Short-term signals of satiety?
1. Preabsorptive? (1-2, 2-3)
2. Absorptive? (1-2)
3. Postabsorptive? (1-2)
1. Direct vagal signals (stretch/nutrient receptors) and gut peptides acting locally/in brain (CCK, GLP-1, and PYY0
2. Absorptive - nutrients to liver (glucoreceptors & energy receptors)
3. Postabsorptive - nutrients to systemic tissues & brain (glucoreceptors/energy receptors)
1. What is CCK? Where is it from? What is it released into? What does it effect?
2. What does it do?
3. What activates its release? What does it bind to? Where?
4. What does CCK signal to?
Draw CCK neural pathway
1. Gut peptide released from mucosal cells lining doodenuma nd is released into enteric circulation. Neural.
2. Releases pancreatic juice/bile, but also reduces feeding in rats in dose-response feeding.
3. By nutrients in the stomach. Binds to CCK-A receptors in pyloric sphincter.
4. Brainstem --< PVN --< VMH
Describe regulation of CCK release (3)
1. Food activates CCK - releasing factor, releasing CCK into enteric circulation
2. Monitor peptide stimulates CCK-RF and pancreatic juice
3. Pancreatic juice contains trypsin which digests monitor peptide and destroys CCK-RF simultaneously, shutting down CCk release
1. What is the glucostatic hypothesis?
2. Does it explain why we initiate feeding? Why?
3. What condition does glucoprivic feeding mimic?
1. Significant hypoglycemia initiates feeding.
2. No ,because it only occurs when glucose levels are dangerously low.
3. Type 2 diabetes (insulin resistance)
1. What is ghrelin?
2. Where is it expressed? Where was CCK expressed?
3. What does it bind to? What inhibits its expression?
4. What does it mainly do?
5. What is the active form?
1. Ghrelin is a circulating gastric peptide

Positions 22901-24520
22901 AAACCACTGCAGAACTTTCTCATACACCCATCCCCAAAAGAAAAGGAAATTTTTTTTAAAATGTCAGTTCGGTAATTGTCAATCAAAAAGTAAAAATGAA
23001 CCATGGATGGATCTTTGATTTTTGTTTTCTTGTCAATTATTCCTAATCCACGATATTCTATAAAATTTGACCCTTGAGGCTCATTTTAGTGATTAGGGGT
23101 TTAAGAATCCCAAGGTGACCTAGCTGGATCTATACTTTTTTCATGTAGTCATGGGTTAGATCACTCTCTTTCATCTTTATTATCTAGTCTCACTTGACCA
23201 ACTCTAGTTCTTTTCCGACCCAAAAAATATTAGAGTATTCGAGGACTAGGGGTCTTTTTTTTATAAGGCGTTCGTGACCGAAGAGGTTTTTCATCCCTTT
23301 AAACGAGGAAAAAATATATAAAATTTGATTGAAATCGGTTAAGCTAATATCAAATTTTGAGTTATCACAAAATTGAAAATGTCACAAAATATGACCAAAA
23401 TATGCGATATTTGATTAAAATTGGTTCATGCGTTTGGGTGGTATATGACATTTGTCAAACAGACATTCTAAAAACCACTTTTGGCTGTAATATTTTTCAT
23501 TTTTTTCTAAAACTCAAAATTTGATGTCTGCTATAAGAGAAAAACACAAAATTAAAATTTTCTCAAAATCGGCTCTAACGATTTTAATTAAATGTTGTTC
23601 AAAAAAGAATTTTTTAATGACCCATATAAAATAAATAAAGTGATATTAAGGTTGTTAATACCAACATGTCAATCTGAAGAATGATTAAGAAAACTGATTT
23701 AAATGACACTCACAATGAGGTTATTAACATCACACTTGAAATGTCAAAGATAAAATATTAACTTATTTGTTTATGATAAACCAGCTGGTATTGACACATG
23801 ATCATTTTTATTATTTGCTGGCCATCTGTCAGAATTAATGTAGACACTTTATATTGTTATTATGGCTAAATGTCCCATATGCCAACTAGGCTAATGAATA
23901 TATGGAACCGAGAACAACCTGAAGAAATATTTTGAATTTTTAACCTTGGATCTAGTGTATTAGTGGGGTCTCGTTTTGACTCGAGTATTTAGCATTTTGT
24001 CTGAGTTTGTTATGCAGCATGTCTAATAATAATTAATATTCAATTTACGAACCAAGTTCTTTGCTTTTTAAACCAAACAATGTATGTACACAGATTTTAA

2. Expressed and secreted from gastric mucosa (stomach) whereas CCK was secreted from duodenum
3. growth hormone secretagogue receptor (GHS-R) Nutrients in the stomach (opposite of CCK)
4. Initiates feeding
5. Acylated ghrelin
1. What happens to ghrelin after weight loss? What does this indicate?
2. What happens after bypass surgery?
3. How does ghrelin affect hunger? Neuro-wise
4. What is unique about ghrelin?
1. Increases, indicating that ghrelin adjusts to nutrient levels
2. Leads to decreased circulating ghrelin despite weight loss
3. Ghrelin activates NPY and AgRP release from those neurons in ARC (AgRP inhibits MC4 receptors) activating eating.
4. Ghrelin is one of the only GI peptides that stimulates feeding.
1. What happens when you give sucrose to rats long-term?
2. Can you reduce fat cell size?
3. What is the usual role of LPL?
4. What happens to LPL in weight loss? Conclusion?
5. What happens when you treat rats with anti-adipocyte antibodies?
6. What do adipocytes do in response to calorie excess?
- 1. Obesity via increased size & number of adipocytes
- 2. Only surgically
3. LDL hydrolyzes triglyercides in CM and VLDL allowing fatty acids to be stored in WAT.
4. After weight loss, LPL levels have a huge increase (over 10x baseline levels) after a meal (same w/ response to insulin)
During caloric restriction, LPL protects ability to store lipid in adipose tissue. Zucker rats actually sacrified lean mass to retain adipose tissue.
5. Increased lean mass while increasing body weight in general.
6. Enlarge then proliferate continuously
1. What is PKU caused by? (2)
2. What does PKU cause? (2) Why?
3. Treatment (2)
4. What is the other defect? what can it lead to that's serious? What is the main organ affected?
5. Treatment? (3)
1. Tyrosine hydroxylase def or tetrahydrobiopterine
2. Neurological problems (bc low L-tyrosine, decreasing dopamine levels) and hypopigmentation - bc L-tyrosine is substrate for melanin.
3. B12 supplements decrease phenylalanine. Synthetic diet; low phenylalanine diet supplemented with tyrosine
4. Tyrosinemia I/II (I is most common). Can lead to cancer. liver
3. (1) Restriction of phenylalanine and tyrosine in diet but it's ineffective bc of buildup (2) liver transplant (3) NTBC - most effective
1. What regulates flux? (2)
2. What can acetyl CoA be used for? (4)
3. When do we want PDH to be on? (3)
1. Substrate concentration (2) enzyme activity (allosteric, covalent, gene expression)
2. Energy, cholesterol synthesis, ketone body synthesis, FA synthesis
3. High energy (high NADH, ATP, and acetyl CoA)
1. Where is MEOS located in cell? Organ?
2. What kind of oxidase does it use?
3. What does it upregulate?
4. How does alcohol affect glucose metabolism?
5. symptoms of consuming alcohol? (2)
6. Can RBCs do PPP? What can it do? (3)
1. Smooth ER in liver
2. Mixed function oxidase